A House Banking subcommittee yesterday approved a $22.6 billion housing authorization bill for fiscal 1986 that more than doubles the Reagan administration's budget request for the Housing and Urban Development Department and requires the HUD secretary to inform Congress when the Office of Management and Budget orders changes in departmental regulations or procedures.
The bill also requires HUD and the Agriculture Department to continue collecting racial and ethnic data on beneficiaries of their housing programs. The OMB earlier this year ordered HUD to delete portions of forms that asked the applicant for such data.
The bill also continues Urban Development Action Grants, which the administration had sought to abolish.
The bill makes a number of changes in the way U.S. public housing is funded, and authorizes several new programs, including a $200 million revolving fund for nonprofit groups to help low-income people become homeowners.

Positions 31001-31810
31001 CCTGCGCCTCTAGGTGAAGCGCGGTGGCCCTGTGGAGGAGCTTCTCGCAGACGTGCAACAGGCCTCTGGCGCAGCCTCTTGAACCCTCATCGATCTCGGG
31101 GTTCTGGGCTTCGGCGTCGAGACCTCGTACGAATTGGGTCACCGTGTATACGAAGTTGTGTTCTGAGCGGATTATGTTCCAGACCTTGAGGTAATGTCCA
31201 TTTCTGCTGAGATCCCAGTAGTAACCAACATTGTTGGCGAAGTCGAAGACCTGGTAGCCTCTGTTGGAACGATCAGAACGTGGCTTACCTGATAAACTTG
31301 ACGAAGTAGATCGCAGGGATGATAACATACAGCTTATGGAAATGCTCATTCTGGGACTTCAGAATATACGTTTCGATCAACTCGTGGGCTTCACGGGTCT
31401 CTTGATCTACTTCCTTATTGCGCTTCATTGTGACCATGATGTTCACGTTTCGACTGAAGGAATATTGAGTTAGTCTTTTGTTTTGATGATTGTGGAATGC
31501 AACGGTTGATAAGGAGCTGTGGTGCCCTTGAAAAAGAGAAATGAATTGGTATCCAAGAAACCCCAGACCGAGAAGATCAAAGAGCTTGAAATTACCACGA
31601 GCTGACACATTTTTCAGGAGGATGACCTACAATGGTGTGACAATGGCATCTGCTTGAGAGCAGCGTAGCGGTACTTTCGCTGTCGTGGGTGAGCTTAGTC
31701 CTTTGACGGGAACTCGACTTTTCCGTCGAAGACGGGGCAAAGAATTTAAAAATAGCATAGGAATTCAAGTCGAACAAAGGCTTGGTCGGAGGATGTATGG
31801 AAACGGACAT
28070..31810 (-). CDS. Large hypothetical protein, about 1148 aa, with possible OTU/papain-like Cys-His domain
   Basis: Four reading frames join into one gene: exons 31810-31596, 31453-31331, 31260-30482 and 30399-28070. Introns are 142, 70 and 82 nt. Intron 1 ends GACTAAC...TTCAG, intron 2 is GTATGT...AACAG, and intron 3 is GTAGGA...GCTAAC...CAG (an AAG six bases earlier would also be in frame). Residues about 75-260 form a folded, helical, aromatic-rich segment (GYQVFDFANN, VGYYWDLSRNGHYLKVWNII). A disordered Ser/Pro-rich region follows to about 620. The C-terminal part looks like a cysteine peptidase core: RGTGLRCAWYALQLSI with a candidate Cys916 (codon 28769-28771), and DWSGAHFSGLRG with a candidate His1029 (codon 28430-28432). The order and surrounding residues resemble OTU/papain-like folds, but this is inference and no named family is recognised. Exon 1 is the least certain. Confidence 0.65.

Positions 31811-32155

The bill would give HUD just over $15 billion in budget authority next year -- the administration had sought $6.9 billion -- and outlays of $13.8 billion. For assisted housing programs, the bill would provide $18.5 billion in budget authority and $16.9 billion in outlays.
All these figures, including the overall total, are well within the targets set by the House budget resolution. However, that resolution differs substantially from the Senate's, and conferees from the two chambers are having a difficulty reconciling them.
The subcommittee bill's requirement that HUD report regulation and procedural changes imposed by the OMB caused particularly sharp objections from some Republicans. Under it, the department would have to report quarterly to the Senate and House Banking committees "a detailed summary of all changes required by OMB that prohibit, modify, postpone or disapprove such rule or regulation, notice or handbook in whole or in part."
Rep. Steve Bartlett (R-Tex.) objected during debate earlier this month that the provision would mean "we get between" two executive agencies, and that it might be unconstitutional.
An amendment by Rep. John Patrick Hiler (R-Ind.) to strike the provision was rejected on a voice vote.